Harbor Branch Oceanographic Institute directors are focusing on seagrass restoration to slow the decline of Florida’s manatee population.
As Florida’s manatees starve, researchers at FAU’s Harbor Branch Oceanographic Institute (HBOI) say one solution may be to simply grow more seagrass – so that’s exactly what they’re trying.
With a three-year fund from the Florida Power & Light Company (FPL) as well as funding from the Florida Fish and Wildlife Conservation Commission, HBOI researchers hope to grow more seagrass and examine the causes of the loss.
At HBOI, researchers grew seagrass beds in reservoirs and transplanted them to the Indian River lagoon to help the declining seagrass population.
“We lost about seventy percent of all the grass in the whole lagoon, but in the northern lagoon there are good areas where there was a hundred percent loss,” said Dennis Hanisak, Director of the Harbor Branch Marine Ecosystem Health Program.
The health of the lagoon also impacts the economies of neighboring cities and counties. St. Lucie County Communications Director Erick Gill called the Indian River Lagoon a “big” part of the county’s economy.
In addition to this, the Indian River Lagoon is home to a wide range of organisms.
“It’s a living estuary,” Gill said of the lagoon. “It’s one of the most biodiverse estuaries in North America and it’s really where the tropics begin, and I think if you remove part of that ecosystem it will negatively impact a another kind.”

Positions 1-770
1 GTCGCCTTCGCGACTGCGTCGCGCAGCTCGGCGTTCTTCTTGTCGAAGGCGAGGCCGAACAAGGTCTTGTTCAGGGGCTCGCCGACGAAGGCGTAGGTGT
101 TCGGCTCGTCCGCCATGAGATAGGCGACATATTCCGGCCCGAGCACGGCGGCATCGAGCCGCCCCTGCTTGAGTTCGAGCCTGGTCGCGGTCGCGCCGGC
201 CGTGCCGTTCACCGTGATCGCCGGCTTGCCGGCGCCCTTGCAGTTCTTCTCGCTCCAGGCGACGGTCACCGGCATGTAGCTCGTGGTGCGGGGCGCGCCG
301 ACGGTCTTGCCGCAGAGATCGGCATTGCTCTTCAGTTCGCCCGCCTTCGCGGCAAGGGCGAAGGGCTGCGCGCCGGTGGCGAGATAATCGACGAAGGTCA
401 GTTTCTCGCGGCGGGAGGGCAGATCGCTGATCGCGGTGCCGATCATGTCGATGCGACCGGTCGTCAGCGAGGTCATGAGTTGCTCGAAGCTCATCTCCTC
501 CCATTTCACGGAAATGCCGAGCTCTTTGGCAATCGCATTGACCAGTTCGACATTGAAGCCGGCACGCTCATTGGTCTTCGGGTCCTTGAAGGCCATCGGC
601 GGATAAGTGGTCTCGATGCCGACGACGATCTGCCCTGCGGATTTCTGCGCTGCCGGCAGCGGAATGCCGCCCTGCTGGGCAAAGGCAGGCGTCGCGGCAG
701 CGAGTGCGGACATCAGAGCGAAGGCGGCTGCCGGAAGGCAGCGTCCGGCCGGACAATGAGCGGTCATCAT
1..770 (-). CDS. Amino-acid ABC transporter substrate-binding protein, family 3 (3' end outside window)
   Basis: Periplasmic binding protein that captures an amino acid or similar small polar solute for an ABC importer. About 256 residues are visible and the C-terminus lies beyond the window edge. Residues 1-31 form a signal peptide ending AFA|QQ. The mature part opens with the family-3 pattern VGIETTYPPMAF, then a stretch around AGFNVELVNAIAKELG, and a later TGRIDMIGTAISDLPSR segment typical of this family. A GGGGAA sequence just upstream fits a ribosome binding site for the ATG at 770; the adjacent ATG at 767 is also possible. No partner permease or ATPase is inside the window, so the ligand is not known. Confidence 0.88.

The researchers found that the loss of seagrass — the manatees’ favorite food source, according to Hanisak — is linked to a decline in the manatee population. However, this seagrass population decline is not just happening in Florida.
“What we’re seeing here is part of a global seagrass decline,” Dr Hanisak said, explaining that the suddenness of the 2011 loss of seagrass in the Indian River lagoon was what set the scene in motion. highlight this particular area.
Causes of seagrass loss include stormwater runoff and algal blooms, and Beth Alvi, policy director of a Miami-based advocacy group called Audubon Florida, suggested that improving the water quality could help seagrass restoration efforts succeed.
Hanisak explained that a small organism clouded the water, causing an unprecedented algal bloom in 2011. This algal bloom blocked light from reaching certain sea grasses.
“Seagrass has a very high light requirement…” he said. Without light, they cannot photosynthesize, which puts their survival at risk.
Through a feeding program in the Indian River lagoon, state employees from the Florida Fish and Wildlife Conservation Commission provided manatees with romaine lettuce to stave off starvation, according to Hanisak.
Giving manatees a temporary substitute has also happened in other parts of the state. “The majority, by far, of what we feed is romaine lettuce,” said Craig Miller, curator of manatee conservation at the Jacksonville Zoo and Gardens.
Others have acknowledged that romaine lettuce isn’t necessarily a long-term solution to manatee starvation.
“I’m glad to see something being done,” said Beth Alvi, policy director of a Miami-based advocacy group called Audubon Florida. “But it’s not something that can be done long term in because of the considerable amounts of what is needed.”
Despite the loss of seagrasses and its effects on our ecosystems, we can take steps to help.
“Holding yourself accountable for how much water you use, how you use it, how you dispose of your waste – all those types of things help make the place better,” Alvi said. .
Nathalie Vega is a writer for University Press. For more information on this article or others, you can reach Nathalie at [email protected]